By William Boston
BERLIN -- Volkswagen AG's emissions-cheating scandal could involve more vehicles than previously acknowledged, and some new models built to meet the most stringent European emissions standards may still cheat, according to a European Union research body.
A report by the European Commission's Joint Research Center, assessing tests conducted in August on several diesel-powered vehicles, also cites elevated emissions on models from Ford Motor Co. and Citroën of France.
The report concludes that a luxury compact car built by Volkswagen's Audi unit produced higher nitrogen oxide emissions outside of routine test conditions, which experts say could indicate use of a defeat device.
The new findings mark a significant new twist in the Volkswagen emissions-cheating scandal because they suggest Volkswagen and its subsidiaries may have installed defeat devices on more engines than previously acknowledged and some new models may still be built to dupe emissions tests.
A spokesman for Audi said the company cannot comment because "we have no information about the study." He said the Audi model in question "performed well" on other independent tests, a reference to tests by the Germany's KBA motor vehicle association.
The EU research center's report also provides data showing that a Citroën C4 Cactus BlueHDi diesel and a Ford Fiesta GDI diesel exceeded legal limits for NOx emissions.
A Ford spokesman said: "Ford does not have what are commonly known as 'illegal defeat devices' in our vehicles, and our advanced diesel engines meet all applicable emissions requirements."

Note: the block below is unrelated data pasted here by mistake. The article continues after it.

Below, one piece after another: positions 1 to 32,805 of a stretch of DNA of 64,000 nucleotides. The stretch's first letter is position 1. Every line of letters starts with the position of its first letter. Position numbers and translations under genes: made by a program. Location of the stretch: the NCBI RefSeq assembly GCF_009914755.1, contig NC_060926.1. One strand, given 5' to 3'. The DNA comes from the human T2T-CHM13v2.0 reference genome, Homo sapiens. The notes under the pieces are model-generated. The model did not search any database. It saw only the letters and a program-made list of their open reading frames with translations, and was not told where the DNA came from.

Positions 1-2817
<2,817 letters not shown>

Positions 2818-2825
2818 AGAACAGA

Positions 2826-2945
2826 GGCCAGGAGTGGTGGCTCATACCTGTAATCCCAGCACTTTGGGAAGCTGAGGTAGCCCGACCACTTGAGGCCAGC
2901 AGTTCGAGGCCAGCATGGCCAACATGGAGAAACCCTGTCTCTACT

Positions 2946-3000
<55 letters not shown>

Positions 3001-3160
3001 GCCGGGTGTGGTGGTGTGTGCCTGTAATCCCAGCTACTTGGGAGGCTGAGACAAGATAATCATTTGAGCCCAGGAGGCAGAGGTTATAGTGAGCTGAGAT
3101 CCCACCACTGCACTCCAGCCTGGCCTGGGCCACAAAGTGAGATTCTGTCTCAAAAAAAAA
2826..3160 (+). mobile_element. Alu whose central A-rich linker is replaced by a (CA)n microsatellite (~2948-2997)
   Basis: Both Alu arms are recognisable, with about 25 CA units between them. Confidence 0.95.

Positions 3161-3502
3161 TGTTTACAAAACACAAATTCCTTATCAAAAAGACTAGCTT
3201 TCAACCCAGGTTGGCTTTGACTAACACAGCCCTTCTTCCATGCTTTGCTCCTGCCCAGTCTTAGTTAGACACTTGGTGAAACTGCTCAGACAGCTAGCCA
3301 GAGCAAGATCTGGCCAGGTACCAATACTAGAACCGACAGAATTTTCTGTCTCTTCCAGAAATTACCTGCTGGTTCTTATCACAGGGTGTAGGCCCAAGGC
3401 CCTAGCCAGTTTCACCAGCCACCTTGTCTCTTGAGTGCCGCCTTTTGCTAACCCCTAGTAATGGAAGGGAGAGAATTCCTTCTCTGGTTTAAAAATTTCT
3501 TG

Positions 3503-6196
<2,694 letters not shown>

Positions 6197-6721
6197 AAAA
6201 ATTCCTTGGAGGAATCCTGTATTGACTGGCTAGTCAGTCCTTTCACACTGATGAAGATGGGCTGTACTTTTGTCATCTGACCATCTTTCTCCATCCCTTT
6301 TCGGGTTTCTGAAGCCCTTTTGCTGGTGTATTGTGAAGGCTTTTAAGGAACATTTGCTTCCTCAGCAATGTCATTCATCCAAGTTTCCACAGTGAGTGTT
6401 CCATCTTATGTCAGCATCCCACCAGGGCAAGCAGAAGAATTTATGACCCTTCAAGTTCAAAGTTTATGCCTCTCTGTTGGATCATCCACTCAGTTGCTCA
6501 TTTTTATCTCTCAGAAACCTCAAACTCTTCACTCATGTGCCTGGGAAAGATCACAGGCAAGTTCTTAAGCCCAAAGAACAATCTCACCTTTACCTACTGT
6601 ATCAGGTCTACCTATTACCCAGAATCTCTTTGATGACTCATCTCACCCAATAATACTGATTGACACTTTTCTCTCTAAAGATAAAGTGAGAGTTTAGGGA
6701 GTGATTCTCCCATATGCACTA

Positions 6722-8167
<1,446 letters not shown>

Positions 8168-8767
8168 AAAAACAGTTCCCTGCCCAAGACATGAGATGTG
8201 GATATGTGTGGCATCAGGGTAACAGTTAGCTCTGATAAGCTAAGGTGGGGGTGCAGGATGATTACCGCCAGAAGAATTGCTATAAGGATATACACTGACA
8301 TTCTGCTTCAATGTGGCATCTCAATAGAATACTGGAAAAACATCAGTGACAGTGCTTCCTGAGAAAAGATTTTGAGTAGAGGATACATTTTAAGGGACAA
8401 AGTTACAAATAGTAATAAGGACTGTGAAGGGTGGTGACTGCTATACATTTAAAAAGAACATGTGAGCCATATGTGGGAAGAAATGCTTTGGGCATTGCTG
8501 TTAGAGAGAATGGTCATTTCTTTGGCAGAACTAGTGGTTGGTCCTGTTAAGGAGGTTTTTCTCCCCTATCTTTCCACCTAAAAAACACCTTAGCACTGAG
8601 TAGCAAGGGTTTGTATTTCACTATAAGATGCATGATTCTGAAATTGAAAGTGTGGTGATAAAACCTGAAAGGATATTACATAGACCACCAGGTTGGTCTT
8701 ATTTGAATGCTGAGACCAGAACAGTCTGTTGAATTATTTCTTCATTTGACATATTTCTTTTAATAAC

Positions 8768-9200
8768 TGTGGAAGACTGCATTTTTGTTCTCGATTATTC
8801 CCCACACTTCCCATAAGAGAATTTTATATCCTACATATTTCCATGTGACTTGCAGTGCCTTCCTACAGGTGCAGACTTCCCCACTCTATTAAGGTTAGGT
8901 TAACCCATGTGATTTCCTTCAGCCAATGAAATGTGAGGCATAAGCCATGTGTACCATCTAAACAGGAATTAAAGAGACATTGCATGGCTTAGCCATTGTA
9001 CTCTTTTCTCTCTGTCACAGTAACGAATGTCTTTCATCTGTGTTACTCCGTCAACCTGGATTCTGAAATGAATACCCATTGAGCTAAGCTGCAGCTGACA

Citroën didn't immediately return requests for comment.
A spokeswoman for EU Industry Commissioner Elzbieta Bienkowska said the center's report was "still under internal assessment," adding that the commission would alert national regulators if "the test results raise some suspicion of wrongdoings." The European Commission is the EU's executive arm.
The EU research center's test results contradict findings by the German government, which passed the Audi model in its official report published in April.
Berlin hasn't yet complied with an EU demand to provide all data from the KBA tests. Brussels last week threatened to take Germany and other member states to the European Court of Justice for failing to provide the data.
The EU research center report, which has been reviewed by The Wall Street Journal, was only recently provided to the European Parliament's emissions investigation committee, or EMIS. It hasn't been published and was first reported by Germany's Sueddeutsche Zeitung newspaper.
The center's tests found that Audi's current A3 2.0 liter diesel, equipped with the EA 288 TDI engine, the successor to Volkswagen's original EA 189 "clean diesel" engine at the center of the diesel scandal, produced higher NOx emissions under certain conditions.
European emissions regulations, called Euro 6, say passenger cars may not produce more than 80 mg of NOx per kilometer. During the center's tests, the Audi A3 came in below that target during a normal "cold start" as is routine in the test.
But NOx values surged when the center's testers veered from routine test procedures, a method that has become common in the wake of Volkswagen's admission last year of rigging nearly 11 million vehicles world-wide to cheat on emissions tests.
When the technicians restarted the Audi A3 after first warming up the engine, a so-called "warm start," NOx values rose to 163 mg/km, twice the legal limit.